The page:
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Lessons from the absence of harm reduction in American drug policy
  1. Peter Reuter*,
  2. Robert J MacCoun
  1. School of Public Affairs and Department of Criminology, University of Maryland, Van Munching Hall, College Park, Maryland 20742, USA
  2. Graduate School of Public Policy, University of California, 2607 Hearst Avenue, Berkeley, California 94720-7320, USA
  1. Correspondence to: P Reuter PhD

Statistics from

Even among its supporters, the American drug control strategy provides few grounds for enthusiasm. Despite many indications that the prevalence of drug use has declined over the past decade, in many ways the severity of the drug problem has remained fairly constant.1 Moreover, our current mix of policies is expensive, intrusive, and may actually contribute to drug related harm.2 Thus there is considerable interest - as documented by a steady stream of popular books, television programmes, and analytic and newspaper essays - in looking at a much wider array of drug control strategies, including approaches that go well beyond simply tinkering at the edges of existing programmes.

In this essay we shall provide a brief overview of one such alternative approach, the harm reduction paradigm.35 We shall discuss its influence in Western Europe and the barriers to its diffusion into American policy towards illicit drugs, and we shall offer a framework highlighting ways in which harm reduction might be integrated into the underlying logic of American drug control. Finally we tentatively suggest its relevance to smoking policy.

Drug policy and drug related harms

The American “drug problem” is in fact constituted by quite a variegated list of harms.6 The table provides a partial listing intended to illustrate the diversity.

Some harmful effects are undoubtedly a direct function of drug use itself, and particularly of dependence. But much of the harm is attributable to the criminal distribution of drugs. Certainly the violence in drug selling7 and the development of a large criminal economy8 are functions of the conditions that we have created around drug selling, rather than any psychopharmacological characteristics of the drugs per se. It is not implausible that a prohibition on chocolate might lead to markets with potential for violence; such an inference is even more plausible witli respect to cigarettes. Prohibition-related ill-effects are not limited to our own cities; our prohibition is what leads to production of cocaine and heroin in the Andes and Mexico, and the consequent violence and corruption associated with the drug traffic there. A legal market might well be supplied by efficient US agribusinesses.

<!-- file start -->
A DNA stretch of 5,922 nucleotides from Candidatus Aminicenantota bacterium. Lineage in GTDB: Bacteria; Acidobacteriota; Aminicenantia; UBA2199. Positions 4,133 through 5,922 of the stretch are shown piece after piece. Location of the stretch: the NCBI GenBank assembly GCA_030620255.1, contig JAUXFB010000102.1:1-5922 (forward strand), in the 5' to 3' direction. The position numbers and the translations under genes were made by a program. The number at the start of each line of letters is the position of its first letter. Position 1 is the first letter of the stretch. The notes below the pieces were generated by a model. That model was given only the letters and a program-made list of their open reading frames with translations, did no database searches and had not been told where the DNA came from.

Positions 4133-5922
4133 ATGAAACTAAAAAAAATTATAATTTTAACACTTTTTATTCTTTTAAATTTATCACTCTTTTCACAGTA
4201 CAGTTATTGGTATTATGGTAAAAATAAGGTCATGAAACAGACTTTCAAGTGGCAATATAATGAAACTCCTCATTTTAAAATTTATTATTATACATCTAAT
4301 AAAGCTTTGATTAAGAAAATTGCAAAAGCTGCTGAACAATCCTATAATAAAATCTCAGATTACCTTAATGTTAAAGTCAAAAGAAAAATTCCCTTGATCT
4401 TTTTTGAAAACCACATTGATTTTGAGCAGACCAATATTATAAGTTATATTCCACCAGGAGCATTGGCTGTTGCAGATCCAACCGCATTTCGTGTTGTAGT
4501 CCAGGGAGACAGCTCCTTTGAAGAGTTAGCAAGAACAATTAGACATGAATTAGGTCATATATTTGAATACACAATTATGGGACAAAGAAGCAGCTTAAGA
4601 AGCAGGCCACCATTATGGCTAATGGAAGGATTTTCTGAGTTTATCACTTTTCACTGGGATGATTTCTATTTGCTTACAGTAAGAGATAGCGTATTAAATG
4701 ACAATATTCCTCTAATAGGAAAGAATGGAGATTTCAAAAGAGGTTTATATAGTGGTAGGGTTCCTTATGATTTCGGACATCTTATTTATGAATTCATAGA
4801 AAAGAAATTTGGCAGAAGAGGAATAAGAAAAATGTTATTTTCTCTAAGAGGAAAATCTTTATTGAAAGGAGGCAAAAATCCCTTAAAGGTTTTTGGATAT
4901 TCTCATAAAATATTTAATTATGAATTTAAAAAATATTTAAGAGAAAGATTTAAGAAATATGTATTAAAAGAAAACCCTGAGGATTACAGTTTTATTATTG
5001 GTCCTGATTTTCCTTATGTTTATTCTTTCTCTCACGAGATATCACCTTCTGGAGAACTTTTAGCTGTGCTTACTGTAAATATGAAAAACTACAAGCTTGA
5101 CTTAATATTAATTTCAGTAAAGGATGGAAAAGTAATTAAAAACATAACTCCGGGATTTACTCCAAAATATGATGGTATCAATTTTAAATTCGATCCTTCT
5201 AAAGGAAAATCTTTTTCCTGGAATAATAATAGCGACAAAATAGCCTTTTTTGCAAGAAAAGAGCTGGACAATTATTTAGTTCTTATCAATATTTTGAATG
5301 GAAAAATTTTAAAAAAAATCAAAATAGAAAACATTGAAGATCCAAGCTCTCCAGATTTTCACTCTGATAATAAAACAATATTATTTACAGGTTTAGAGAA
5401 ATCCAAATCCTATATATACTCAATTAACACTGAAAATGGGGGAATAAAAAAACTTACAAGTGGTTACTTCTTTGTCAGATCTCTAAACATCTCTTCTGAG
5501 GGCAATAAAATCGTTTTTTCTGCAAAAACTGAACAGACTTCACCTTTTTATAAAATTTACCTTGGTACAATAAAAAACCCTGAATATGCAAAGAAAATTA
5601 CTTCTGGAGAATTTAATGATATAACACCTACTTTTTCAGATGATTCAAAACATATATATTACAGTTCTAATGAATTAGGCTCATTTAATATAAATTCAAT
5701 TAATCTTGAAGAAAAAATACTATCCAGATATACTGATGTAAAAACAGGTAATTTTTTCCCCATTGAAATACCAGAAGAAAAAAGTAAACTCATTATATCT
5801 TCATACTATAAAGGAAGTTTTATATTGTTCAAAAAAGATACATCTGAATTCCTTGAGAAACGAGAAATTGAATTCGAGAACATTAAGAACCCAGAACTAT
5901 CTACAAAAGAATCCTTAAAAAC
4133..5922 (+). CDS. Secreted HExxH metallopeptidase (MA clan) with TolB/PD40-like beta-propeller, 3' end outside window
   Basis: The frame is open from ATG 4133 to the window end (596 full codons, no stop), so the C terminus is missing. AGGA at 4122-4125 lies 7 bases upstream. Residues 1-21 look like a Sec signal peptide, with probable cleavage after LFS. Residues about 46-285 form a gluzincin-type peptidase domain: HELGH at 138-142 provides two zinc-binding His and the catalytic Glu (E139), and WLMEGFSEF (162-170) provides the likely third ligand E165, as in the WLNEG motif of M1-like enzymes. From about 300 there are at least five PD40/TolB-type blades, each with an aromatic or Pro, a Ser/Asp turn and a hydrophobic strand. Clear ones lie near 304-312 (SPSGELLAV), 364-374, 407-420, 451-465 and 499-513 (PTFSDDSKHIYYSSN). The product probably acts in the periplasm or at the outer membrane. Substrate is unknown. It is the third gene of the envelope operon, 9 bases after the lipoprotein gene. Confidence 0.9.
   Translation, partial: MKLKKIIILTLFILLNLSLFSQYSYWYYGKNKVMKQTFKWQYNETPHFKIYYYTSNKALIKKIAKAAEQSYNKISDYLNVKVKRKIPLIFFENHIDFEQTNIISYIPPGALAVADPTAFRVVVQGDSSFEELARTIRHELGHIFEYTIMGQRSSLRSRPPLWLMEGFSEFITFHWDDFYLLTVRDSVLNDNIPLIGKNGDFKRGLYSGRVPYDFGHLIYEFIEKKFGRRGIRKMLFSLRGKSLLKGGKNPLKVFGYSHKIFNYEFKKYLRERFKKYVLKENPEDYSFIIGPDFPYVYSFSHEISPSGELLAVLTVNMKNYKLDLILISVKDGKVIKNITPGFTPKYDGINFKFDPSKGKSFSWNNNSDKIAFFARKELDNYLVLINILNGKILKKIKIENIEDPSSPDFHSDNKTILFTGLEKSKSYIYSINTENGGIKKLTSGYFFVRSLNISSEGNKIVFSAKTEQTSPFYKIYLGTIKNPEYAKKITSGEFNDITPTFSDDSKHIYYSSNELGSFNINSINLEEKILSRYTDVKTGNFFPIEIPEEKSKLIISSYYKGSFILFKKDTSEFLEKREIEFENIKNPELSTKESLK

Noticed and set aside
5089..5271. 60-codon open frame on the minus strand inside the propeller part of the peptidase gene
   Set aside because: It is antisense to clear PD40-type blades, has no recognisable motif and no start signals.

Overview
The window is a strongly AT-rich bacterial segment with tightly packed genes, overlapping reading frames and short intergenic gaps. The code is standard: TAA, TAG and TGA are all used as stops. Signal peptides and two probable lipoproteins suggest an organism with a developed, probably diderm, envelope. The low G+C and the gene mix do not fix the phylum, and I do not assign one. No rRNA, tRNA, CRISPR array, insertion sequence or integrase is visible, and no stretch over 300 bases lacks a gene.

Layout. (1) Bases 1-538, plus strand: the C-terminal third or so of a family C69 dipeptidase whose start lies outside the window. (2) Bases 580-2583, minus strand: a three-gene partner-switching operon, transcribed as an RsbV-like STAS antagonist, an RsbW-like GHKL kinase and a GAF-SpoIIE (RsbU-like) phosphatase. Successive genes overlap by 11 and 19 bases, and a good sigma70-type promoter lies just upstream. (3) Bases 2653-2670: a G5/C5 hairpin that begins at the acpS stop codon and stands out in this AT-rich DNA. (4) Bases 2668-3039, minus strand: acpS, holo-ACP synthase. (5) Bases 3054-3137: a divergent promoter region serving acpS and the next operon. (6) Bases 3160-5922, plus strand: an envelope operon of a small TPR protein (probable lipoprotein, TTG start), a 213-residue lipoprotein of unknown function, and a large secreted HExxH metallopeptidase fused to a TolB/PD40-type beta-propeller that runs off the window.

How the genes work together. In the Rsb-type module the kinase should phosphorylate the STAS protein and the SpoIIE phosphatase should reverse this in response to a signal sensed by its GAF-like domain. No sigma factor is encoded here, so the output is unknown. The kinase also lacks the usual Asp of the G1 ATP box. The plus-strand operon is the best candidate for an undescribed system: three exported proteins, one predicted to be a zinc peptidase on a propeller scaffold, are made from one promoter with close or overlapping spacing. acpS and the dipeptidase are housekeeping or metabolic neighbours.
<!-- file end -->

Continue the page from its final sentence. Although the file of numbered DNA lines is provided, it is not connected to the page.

Elements of the drug problem

The purpose of this list is simply to highlight the fact that American drug control strategies are themselves a gross source of some harmful drug effects. Accepting this proposition need not imply that the elimination of drug prohibition would yield a net reduction in social harm, a matter of considerable uncertainy6, 9, 10 But it does suggest the need to take policy related ill-effects seriously, and to explore options for reducing them.

Consider, for example, why so much crime is involved in heroin use. Heroin, of course, is a narcotic; any violence associated with heroin markets is unlikely to reflect the drug’s psycho pharmocological effects. Rather, by prohibiting heroin and enforcing that prohibition aggressively, we have artificially made it and extremely ($1000 per pure gram),11 thus creating incentives for violent market activities.

One result of the high price of heroin is that we have few heroin users in this country. According to existing estimates - which are seriously flawed12 - there have been between half a million and a million heroin addicts for essentially a generation. Moreover, they have been the same individuals; the incidence rate of new heroin addicts has been extremely low throughout that period. A second result is that we have made heroin so expensive that those who use it spend much of their time in pursuit of the money to buy the drug.

Many of the ill-effects of drug use on health are also clearly related to policy. American heroin addicts generally inject heroin, rather than smoke it as in some other countries13; arguably, this is because prohibition has made heroin so expensive. Moreover, restrictions on needles and syringes may have been important in the development of drugsharing markets and cultures in various cities, promoting the spread of AIDS.

There is no doubt then that prohibition and its implementation are responsible for some of the harm done by addictive drugs. Again, this does not prove that prohibition has failed. We may still be better off with these harmful effects than with the alternatives under legalisation; that is a complicated and separate question. But the fact that these visible ill-effects are the result of policy has led us to inquire whether it may be possible to retain the general policy framework, but to make harm reducing changes in its implementation; to adapt a phrase from the Bush Administration, “a kinder, gentler prohibition”. This raises the question of whether we might be able to trade reductions in ill-effects against reductions in use and profit by doing so.